at large. For a past unit on conflict and genocide, Grieve challenged his students to write a letter to their members of congress about the Israeli-Palestinian conflict. It would serve as their final assessment. “I would bring in guest speakers. So I’d have a Palestinian speaker, and a speaker from the Dayton Jewish Federation that would come in. Then I’d have some of my professors from Wright State’s political science department come in too, and give the foreign policy perspective of the U.S.” By approaching difficult subjects from many perspectives, students must stretch their critical thinking skills to the limit. Students are also challenged by “STEMmersion” in the final weeks of the school year. To close out the year, students spend their days in a single, intensive class. “It’s almost like camp within school. It’s really a lot of fun.” Topics abound, including gourmet cooking and roller coaster construction, even Harry Potter. Grieve talks about the roller coaster engineering group as an example. “They got to go to King’s Island and then folks from the Air Force Research Laboratory came in and helped them design what their roller coasters were going to look like.” Other programs had similar outings. Dayton Regional STEM School has a potential for expansion in the near future. However, the open space seems to only invite classes to work together, creating interdisciplinary projects with real-world applications. The students will keep working, churning out projects to fill every inch of wall space. Good thing they’ve got high ceilings. Tour and interview took place on Friday, June 10th, 2016.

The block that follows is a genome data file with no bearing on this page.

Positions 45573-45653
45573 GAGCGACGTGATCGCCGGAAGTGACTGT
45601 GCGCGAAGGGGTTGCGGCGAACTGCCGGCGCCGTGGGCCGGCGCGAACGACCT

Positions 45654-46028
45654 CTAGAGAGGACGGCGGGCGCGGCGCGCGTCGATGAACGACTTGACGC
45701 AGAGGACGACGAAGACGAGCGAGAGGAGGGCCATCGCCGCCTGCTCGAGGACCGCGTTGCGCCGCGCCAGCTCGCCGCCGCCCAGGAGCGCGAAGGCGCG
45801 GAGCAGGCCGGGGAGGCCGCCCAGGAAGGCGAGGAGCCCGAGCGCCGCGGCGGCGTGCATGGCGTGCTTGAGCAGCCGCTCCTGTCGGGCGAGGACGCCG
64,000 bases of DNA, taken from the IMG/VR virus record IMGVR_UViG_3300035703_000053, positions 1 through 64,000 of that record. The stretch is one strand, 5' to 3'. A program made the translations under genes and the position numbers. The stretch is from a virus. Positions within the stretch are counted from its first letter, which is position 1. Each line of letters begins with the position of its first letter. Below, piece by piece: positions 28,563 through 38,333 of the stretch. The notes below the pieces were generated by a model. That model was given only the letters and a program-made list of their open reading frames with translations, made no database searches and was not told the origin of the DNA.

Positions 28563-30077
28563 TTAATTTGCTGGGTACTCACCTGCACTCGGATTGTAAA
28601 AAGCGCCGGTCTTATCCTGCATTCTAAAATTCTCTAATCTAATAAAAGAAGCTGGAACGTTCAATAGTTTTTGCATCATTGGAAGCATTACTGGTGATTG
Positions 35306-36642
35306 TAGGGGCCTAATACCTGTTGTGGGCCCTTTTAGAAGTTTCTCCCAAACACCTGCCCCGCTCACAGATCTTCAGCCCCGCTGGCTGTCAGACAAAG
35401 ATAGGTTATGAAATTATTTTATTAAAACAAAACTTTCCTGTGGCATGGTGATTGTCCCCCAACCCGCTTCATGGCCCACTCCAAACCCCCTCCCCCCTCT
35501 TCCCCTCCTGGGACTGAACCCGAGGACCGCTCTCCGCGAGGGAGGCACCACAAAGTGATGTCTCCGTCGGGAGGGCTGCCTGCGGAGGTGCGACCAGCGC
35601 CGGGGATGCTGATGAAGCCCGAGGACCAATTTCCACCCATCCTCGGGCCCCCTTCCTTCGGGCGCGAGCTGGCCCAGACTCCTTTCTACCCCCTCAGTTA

“They got to go to King’s Island and then folks from the Air Force Research Laboratory came in and helped them design what their roller coasters were going to look like.”